Salve

Also this word means hi or hello but it’s the formal version of it. It’s part of the Lei code and for that reason it's preferred when using the formal way of speaking. Salve applies when meeting someone, not as common when leaving. 

  Arrivederci

Literally goodbye. Used both formally and informally, is used when you are leaving a place. 

  Buon giorno

Good morning. Used when meeting someone, like entering a store, only in the morning up until 12pm. Works perfectly both formally and informally. 

  Buon pomeriggio

Good afternoon. Works the same way as buon giorno but only in the afternoon. It can be used between 12pm and, well, it depends. Some people use it until dinner time (I do), others until 6pm and others until 4pm. To be safe use it until 6pm. It can be used both formally and informally.

  Buona giornata

Have a nice day! Used both formally and informally when leaving a place and wishing a great day to everyone. It is not the same as Buon giorno. They sound similar but remember: Use Buon giorno when meeting someone, use Buona giornata when leaving.

  Buona sera

Good evening. Sometimes I hear people using it incorrectly as they use it when leaving a place. Buona sera should be used only when meeting someone, not when leaving. When leaving you can say Buona serata. Buona sera is best if used at night when meeting friends or walking into a restaurant. It’s fine for both dare del tu and dare del lei. When you stop using Buon pomeriggio, you start using buona sera. 

  Buona notte

Good night. Only used when sending someone to sleep or leaving someone going home and you know is about to sleep. It’s implied and not always obvious, but if you are texting with someone and it’s 11pm, at the end of the conversation even if she or he might go to sleep at 4am, you could use it. You wouldn’t if it’s 1am and he or she is working the night shift, for example.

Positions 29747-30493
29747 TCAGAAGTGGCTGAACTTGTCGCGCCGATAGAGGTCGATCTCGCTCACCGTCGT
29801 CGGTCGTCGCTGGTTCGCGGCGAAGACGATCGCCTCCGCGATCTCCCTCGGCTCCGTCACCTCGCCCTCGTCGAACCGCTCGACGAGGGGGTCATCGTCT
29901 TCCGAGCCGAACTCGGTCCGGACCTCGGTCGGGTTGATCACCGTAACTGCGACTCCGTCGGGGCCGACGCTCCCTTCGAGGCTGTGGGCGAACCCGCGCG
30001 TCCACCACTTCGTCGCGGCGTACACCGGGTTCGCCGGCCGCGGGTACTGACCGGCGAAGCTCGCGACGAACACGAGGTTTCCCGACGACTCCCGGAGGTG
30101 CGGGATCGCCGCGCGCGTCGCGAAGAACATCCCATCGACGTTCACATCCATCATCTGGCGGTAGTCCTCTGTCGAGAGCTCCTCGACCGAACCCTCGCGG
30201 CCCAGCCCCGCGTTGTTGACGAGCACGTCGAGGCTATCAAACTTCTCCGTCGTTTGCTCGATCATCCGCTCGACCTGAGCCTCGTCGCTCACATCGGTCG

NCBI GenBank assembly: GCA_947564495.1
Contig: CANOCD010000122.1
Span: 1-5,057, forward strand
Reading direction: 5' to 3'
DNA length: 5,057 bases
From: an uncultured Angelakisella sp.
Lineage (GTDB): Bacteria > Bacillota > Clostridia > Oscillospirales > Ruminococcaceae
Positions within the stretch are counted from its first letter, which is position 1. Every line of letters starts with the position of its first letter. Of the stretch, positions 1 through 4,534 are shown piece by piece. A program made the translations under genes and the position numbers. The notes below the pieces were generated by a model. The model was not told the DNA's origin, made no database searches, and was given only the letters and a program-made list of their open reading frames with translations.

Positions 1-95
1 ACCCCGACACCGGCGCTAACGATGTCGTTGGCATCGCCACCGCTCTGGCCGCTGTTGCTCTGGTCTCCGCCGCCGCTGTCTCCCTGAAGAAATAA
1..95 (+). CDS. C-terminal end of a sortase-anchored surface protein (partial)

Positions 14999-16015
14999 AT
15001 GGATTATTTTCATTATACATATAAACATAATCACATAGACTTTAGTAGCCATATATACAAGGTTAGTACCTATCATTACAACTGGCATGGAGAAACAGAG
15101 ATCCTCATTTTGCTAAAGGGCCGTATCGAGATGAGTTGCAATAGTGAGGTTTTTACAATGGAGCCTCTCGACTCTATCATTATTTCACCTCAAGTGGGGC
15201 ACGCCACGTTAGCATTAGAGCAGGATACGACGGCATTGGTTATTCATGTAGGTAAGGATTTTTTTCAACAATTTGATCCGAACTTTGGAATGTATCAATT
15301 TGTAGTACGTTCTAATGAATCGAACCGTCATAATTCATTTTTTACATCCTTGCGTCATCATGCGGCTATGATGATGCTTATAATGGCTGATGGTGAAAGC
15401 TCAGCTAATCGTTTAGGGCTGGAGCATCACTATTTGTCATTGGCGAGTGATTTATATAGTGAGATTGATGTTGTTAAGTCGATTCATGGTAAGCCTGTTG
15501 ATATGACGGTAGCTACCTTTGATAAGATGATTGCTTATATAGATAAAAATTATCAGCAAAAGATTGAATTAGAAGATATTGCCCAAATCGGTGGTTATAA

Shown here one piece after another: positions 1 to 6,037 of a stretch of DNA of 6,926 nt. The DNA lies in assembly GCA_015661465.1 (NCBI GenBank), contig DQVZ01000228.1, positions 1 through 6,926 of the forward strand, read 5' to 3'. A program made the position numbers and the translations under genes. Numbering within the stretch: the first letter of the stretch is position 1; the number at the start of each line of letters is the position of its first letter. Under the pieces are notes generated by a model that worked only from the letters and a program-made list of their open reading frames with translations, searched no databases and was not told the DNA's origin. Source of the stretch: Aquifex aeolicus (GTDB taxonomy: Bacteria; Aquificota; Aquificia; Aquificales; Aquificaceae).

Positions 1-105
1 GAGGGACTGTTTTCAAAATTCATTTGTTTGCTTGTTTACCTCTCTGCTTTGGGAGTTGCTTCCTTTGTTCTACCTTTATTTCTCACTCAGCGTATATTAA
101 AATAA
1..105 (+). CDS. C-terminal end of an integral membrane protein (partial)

A presto

See you soon. used when leaving, it expressese the implied intention to meeting again. You would say a presto to a friend, to the neighbor or local restaurant, don’t use it when you know you will never meet them again, it would probably sound weird. It’s fine for both dare del tu and del lei. 

  A domani

See you tomorrow. Similar to a presto, the only different is that when leaving, instead of expressing the wish or intention to meet again soon, you are more specific and use tomorrow instead. 

  A più tardi / a dopo

See you later. These two could be tricky. In English (and please correct me if I am wrong) you use see you later even when you know you won’t be meeting again that same day. You may say see you later to someone you know you will eventually meet again in the future. In Italian we use a più tardi or a dopo only when we have plans together for the same day like see you later at dinner. 

  Addio

Good by forever. This is a rather dramatic expression. We don’t really use it often as it is limited to those situations in which you met someone you know for sure you will never meet again. It’s being used less and less often nowadays. A simple good bye is probably less dramatic and achieves the same. 

Italian courtesy words

Here are some words you will be able to use multiple times a day. They simply show politeness and good manners. Like in all languages, a kind thank you and please go a long way. Let’s go over the main ones. 

  Per favore

Please. Pretty straight forward, this word is used when asking for something. Think of when ordering food, asking information, asking for a favor, for example mi da un fazzoletto per favore? Can I have a tissue please?.

  Per piacere

Please. works exactly like per favore, it’s only a matter of what you prefer. There is no better or worse between the two. 

  Grazie

Thank you. As simple as that.

  Prego